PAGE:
Even before I started law school at the University of Southern California in 1994, I was a supporter of and contributor to the Institute for Justice. Freedom and liberty were always important values in our house growing up, and they were values that I carried with me into adulthood. When I made the decision to go to law school, I already knew about IJ’s summer Law Student Conference from reading Liberty & Law, and I was an enthusiastic applicant to the program in 1995.
At the conference, I met smart and motivated law students from around the country and learned a lot about public interest law in the service of liberty—I also had a lot of fun. On top of that, Eugene Volokh of UCLA School of Law, one of the instructors at the summer program, was an invaluable advisor to me after the conference. Despite a very busy schedule, he kindly offered suggestions on my law review note and motivated me to submit it to a variety of scholarly publications, which led to its publication in the debut issue of the Texas Review of Law and Politics.
Back then, I thought I wanted to be a litigator, and I hoped to help the Institute on a pro bono basis after I finally graduated from law school. However, after graduation, I learned two important things—one being that law firm associate life left precious little time for pro bono work, and the other being that I had more of a talent for patent prosecution than for any kind of litigation. Now, as in-house patent counsel for a publicly traded company, the most effective way that I can help IJ is to contribute financially to the cause of liberty. Joining the Four Pillars Society was a painless way for me to provide valuable assistance to the Institute for Justice in its vital work.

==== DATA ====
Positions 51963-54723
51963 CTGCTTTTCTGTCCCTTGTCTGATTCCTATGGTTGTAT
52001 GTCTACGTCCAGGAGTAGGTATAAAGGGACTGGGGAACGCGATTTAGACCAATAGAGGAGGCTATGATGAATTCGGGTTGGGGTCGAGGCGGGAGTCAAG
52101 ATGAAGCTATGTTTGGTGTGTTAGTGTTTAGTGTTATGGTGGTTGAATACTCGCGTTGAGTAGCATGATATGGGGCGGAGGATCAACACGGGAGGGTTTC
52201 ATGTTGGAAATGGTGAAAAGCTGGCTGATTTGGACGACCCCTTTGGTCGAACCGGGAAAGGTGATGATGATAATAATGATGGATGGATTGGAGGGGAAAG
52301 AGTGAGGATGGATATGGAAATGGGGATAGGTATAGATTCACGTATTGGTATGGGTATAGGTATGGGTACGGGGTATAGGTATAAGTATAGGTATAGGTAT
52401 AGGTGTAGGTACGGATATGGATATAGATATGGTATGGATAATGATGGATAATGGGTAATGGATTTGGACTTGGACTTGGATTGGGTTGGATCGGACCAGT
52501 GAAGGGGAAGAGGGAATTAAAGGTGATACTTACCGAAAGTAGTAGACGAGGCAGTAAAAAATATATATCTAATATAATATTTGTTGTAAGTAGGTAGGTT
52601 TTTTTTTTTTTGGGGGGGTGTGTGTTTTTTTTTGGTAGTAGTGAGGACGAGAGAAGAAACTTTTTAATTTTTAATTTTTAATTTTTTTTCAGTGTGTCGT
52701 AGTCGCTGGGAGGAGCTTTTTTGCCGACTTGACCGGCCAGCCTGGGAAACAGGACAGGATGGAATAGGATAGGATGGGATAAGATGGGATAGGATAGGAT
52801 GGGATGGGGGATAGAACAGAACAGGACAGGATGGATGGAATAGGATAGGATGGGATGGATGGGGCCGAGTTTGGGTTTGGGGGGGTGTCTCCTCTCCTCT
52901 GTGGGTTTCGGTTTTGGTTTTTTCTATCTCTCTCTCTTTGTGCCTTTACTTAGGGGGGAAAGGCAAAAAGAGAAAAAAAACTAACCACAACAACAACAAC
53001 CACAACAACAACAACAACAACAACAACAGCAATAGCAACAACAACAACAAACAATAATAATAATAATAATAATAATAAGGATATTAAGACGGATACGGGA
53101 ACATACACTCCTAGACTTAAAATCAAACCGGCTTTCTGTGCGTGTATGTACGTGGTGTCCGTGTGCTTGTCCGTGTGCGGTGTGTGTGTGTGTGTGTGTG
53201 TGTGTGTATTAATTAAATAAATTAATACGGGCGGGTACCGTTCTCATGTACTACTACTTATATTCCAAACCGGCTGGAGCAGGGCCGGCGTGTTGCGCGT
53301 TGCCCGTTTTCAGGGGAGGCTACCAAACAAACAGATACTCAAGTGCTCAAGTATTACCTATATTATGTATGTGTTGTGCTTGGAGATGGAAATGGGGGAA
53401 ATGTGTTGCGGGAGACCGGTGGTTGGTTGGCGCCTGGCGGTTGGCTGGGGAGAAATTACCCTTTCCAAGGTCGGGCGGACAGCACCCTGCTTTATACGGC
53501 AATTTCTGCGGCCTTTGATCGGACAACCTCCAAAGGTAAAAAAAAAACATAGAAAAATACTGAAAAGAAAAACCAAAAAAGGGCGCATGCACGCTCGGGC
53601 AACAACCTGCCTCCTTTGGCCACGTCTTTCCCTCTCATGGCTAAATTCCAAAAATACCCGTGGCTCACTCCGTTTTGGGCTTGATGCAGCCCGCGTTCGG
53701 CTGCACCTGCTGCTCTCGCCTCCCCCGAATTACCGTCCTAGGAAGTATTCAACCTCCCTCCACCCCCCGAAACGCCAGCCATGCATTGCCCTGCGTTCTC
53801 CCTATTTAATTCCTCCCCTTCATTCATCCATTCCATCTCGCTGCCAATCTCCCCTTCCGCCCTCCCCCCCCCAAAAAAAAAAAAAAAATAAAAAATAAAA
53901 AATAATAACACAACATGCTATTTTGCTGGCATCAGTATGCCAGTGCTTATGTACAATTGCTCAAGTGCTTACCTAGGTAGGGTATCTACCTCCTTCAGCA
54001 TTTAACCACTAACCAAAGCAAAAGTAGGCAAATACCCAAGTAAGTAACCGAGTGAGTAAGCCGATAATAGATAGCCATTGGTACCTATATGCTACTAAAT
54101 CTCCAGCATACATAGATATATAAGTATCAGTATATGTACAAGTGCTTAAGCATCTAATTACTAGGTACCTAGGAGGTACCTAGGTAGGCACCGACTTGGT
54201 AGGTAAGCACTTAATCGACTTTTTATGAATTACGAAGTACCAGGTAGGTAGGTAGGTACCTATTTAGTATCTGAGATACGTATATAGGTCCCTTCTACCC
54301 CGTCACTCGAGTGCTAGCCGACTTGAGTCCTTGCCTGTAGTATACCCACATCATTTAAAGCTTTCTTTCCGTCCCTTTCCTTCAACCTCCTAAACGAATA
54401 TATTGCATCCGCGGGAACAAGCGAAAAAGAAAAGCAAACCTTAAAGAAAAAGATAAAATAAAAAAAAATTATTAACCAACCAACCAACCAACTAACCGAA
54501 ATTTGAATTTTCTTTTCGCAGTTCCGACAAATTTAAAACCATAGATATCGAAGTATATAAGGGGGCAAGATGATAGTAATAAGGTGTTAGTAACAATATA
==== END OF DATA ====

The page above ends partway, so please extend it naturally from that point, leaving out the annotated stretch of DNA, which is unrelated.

We who fight for liberty are outnumbered and outspent by the multitudinous interests who depend on the state. What’s more, we have to fight on all fronts at all times, and at both the state and federal levels. We cannot cede any of these battlegrounds. This has never been more true than at the present time, as federal power in the economic sphere has exploded in scale and in illegitimacy to a degree unimaginable even months ago.
The Institute for Justice has effectively, economically and successfully fought on behalf of individual liberty on all fronts. But IJ wins not only in the courtroom. The Institute has built strong and diverse coalitions around issues such as eminent domain, and aggressively and truthfully waged a public relations war on behalf of liberty. The Institute for Justice has an impressive track record that merits the support of those who believe in individual liberty. I am proud to support IJ as a member of the Four Pillars Society.
Brian Schar is an IJ donor and member of the Institute’s Four Pillars Society.